Sharing moments like those forged a unique chemistry among the band members that exists to this day, according to bassist Williams. He told the News-Record in a May 5 phone interview that the bond is why this particular iteration of the Cucumbers both plays well together and likes being around one another so much.

“We spent a lot of time in the van driving around and seeing the country,” Williams said. “We were a second family.”

Reunion aside, that close relationship continues to this day. All four band members ended up living close to one another — Shoshkes and Fried live in Millburn, just a few miles away from Williams and Renner in Maplewood — so they have always remained friends even after Williams and Renner left the Cucumbers in 1989 and 1992, respectively. In fact, Williams said their children practically grew up together.

But even though the Cucumbers always kept in touch and will soon be performing together again, a permanent reunion does not seem likely.

“Nobody talked about it, and I don’t really foresee it at this stage,” Renner told the News-Record in a May 6 phone interview, explaining that Shoshkes is busy with her own solo career, Fried is pursuing fiction writing, and Williams and himself both are involved with bands of their own. “I would like to play. Now, after all these years it’s really fun to play with them. It’s always been fun, and now that we’ve come back together you realize how much fun it actually was and how good they are as people. It’s a real friendly situation. So from that standpoint I’d love to do some more, but I would probably believe it’s not happening.”

Even if the Cucumbers never reunite for good, fans can take solace in the fact that they can listen to the group’s first three releases in a digital format, as they had previously only been available on vinyl. Renner said he is happy to see the music finally available in a format that can allow longtime listeners to relive the past while also introducing new generations to the band. Plus, he said the remastering was exceptional because the sound quality of the songs is excellent.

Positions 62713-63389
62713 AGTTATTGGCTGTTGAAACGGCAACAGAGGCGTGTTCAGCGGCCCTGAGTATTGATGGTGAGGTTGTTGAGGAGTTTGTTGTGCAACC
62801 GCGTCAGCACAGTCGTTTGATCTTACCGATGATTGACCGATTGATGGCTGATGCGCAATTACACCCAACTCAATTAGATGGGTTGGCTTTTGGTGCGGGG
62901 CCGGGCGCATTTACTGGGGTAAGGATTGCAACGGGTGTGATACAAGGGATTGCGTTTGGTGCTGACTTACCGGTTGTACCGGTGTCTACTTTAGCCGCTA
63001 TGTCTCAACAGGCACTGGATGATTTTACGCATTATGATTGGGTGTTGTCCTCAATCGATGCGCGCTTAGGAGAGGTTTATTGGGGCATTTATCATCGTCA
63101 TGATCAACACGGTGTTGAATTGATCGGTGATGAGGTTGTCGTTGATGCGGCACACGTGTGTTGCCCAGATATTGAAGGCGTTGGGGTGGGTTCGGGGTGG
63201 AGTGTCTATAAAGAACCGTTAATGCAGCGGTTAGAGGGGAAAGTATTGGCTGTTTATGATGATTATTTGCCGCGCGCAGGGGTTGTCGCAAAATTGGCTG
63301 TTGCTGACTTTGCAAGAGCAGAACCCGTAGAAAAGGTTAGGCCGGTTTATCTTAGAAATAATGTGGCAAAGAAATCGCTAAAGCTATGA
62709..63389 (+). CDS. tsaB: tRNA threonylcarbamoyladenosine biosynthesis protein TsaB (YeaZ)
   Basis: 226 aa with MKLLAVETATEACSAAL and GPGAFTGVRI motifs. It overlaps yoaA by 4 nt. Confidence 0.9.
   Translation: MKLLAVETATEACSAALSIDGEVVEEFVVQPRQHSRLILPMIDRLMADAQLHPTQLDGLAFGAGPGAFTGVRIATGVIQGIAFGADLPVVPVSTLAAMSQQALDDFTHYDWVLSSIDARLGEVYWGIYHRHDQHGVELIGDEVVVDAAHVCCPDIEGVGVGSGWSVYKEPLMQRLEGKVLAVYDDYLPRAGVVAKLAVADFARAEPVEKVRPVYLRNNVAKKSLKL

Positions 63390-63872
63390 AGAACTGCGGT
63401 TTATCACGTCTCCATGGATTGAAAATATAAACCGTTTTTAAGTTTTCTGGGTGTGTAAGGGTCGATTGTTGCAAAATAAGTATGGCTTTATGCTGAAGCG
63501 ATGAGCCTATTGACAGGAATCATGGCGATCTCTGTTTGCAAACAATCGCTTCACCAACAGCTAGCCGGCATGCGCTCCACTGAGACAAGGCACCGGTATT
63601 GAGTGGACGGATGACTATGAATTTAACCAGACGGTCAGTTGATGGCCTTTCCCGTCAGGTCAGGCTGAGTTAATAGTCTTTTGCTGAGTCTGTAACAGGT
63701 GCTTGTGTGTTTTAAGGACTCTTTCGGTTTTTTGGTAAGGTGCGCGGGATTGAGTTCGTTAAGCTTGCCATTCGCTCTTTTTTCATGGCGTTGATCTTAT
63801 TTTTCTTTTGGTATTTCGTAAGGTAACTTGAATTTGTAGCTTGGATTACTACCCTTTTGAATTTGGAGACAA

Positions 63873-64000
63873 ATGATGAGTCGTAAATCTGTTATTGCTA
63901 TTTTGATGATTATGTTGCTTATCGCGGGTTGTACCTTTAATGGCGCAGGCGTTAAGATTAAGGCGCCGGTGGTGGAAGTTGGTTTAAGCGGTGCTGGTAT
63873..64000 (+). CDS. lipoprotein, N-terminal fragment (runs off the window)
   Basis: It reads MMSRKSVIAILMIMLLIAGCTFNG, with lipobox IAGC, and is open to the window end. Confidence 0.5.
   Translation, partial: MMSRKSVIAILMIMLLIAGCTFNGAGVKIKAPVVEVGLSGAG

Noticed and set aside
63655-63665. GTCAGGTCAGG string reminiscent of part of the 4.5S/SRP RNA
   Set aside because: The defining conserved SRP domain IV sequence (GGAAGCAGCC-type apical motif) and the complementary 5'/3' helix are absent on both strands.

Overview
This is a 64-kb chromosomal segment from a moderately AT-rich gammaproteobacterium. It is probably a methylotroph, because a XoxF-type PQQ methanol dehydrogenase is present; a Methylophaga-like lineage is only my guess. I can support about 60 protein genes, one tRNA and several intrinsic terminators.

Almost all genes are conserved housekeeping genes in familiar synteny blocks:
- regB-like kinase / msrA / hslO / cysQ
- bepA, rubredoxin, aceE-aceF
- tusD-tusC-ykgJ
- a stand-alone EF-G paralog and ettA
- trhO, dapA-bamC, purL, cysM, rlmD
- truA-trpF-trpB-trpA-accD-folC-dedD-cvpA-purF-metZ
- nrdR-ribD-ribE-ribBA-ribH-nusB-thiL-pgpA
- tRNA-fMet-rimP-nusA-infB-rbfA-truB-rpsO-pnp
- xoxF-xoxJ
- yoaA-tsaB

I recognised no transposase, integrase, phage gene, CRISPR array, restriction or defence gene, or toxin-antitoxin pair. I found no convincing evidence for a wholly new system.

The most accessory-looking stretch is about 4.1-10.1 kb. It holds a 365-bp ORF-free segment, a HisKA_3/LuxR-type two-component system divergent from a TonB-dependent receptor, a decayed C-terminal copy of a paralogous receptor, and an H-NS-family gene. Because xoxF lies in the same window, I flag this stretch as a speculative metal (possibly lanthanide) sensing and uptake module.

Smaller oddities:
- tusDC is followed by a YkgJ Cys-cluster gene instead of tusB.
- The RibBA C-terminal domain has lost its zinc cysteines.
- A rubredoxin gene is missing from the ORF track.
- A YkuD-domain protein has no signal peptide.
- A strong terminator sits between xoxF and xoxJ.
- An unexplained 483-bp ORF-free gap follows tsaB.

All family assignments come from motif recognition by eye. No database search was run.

Fans can also enjoy the Cucumbers reunion at the Woodland, thanks to Rent Party co-founder Chris Dickson. Speaking with the News-Record in a May 5 phone interview, Dickson said he has worked with various members of the Cucumbers in the years since starting his concert series of local acts raising money for local food pantries at Our Lady of Sorrows Church and Oheb Shalom synagogue in South Orange and St. Joseph’s Church in Maplewood. He even co-wrote the Rent Party theme song with Shoshkes and Fried, who perform it whenever they play a show for him.

Yet until now, the Cucumbers have never played collectively for Rent Party. The fact that they are willing to reunite for his organization means a lot to Dickson, who estimates that hundreds of thousands of dollars have been raised for the area food pantries since the nonprofit was founded in 2009. Also significant to him is the fact that so many people in South Orange and Maplewood have embraced the concert series, which has allowed it to expand into creating a food garden at the Elks Lodge No. 1154 and establishing its BackPack Pals program that gives backpacks filled with food to children for weekends when they do not receive free school lunches.

Nothing Rent Party has been able to do would be possible without the people of South Orange and Maplewood’s generous support, Dickson said.

“This can’t happen just anywhere,” Dickson said. “We live in a community that, for lack of a better way to put it, gets it. The people here care about the people in their community.”

And as happy as the Cucumbers are to play for a great cause, Fried said they are also grateful to Rent Party for providing an opportunity to get together one more time.

“We’re going to be having fun, and I hope it rubs off on whoever’s there too,” Fried said. “It’s going to be one of the most fun 40 minutes of my life.”

For more information about the Cucumbers’ Rent Party show, which will also feature performances from Bern & the Brights and the Thousand Pities, visit http://rentpartylive.com/wp/. The show begins at 7:30 p.m.